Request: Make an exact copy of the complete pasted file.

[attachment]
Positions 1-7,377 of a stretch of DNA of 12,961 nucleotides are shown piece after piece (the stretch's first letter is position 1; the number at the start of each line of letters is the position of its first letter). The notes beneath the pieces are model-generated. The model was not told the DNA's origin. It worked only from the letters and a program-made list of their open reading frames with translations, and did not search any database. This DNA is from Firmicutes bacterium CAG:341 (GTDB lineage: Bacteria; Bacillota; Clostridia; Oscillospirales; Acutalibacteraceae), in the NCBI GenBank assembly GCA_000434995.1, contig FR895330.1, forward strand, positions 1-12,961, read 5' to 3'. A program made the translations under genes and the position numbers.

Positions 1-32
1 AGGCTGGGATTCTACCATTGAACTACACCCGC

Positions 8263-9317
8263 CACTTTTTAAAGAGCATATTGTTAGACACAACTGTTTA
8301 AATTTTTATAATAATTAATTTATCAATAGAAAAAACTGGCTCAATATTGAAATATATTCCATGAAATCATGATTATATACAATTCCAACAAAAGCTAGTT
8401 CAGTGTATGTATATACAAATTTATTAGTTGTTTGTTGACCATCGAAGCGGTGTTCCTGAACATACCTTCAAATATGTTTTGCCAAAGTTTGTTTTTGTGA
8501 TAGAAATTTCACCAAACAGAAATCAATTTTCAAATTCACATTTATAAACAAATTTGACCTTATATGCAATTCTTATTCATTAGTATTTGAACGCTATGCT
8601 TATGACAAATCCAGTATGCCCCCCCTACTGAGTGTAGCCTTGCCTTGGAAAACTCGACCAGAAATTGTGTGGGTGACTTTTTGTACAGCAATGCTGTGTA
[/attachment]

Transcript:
Positions 1-7,377 of a stretch of DNA of 12,961 nucleotides are shown piece after piece (the stretch's first letter is position 1; the number at the start of each line of letters is the position of its first letter). The notes beneath the pieces are model-generated. The model was not told the DNA's origin. It worked only from the letters and a program-made list of their open reading frames with translations, and did not search any database. This DNA is from Firmicutes bacterium CAG:341 (GTDB lineage: Bacteria; Bacillota; Clostridia; Oscillospirales; Acutalibacteraceae), in the NCBI GenBank assembly GCA_000434995.1, contig FR895330.1, forward strand, positions 1-12,961, read 5' to 3'. A program made the translations under genes and the position numbers.

Positions 1-32
1 AGGCTGGGATTCTACCATTGAACTACACCCGC

Positions 8263-9317
8263 CACTTTTTAAAGAGCATATTGTTAGACACAACTGTTTA
8301 AATTTTTATAATAATTAATTTATCAATAGAAAAAACTGGCTCAATATTGAAATATATTCCATGAAATCATGATTATATACAATTCCAACAAAAGCTAGTT
8401 CAGTGTATGTATATACAAATTTATTAGTTGTTTGTTGACCATCGAAGCGGTGTTCCTGAACATACCTTCAAATATGTTTTGCCAAAGTTTGTTTTTGTGA
8501 TAGAAATTTCACCAAACAGAAATCAATTTTCAAATTCACATTTATAAACAAATTTGACCTTATATGCAATTCTTATTCATTAGTATTTGAACGCTATGCT
8601 TATGACAAATCCAGTATGCCCCCCCTACTGAGTGTAGCCTTGCCTTGGAAAACTCGACCAGAAATTGTGTGGGTGACTTTTTGTACAGCAATGCTGTGTA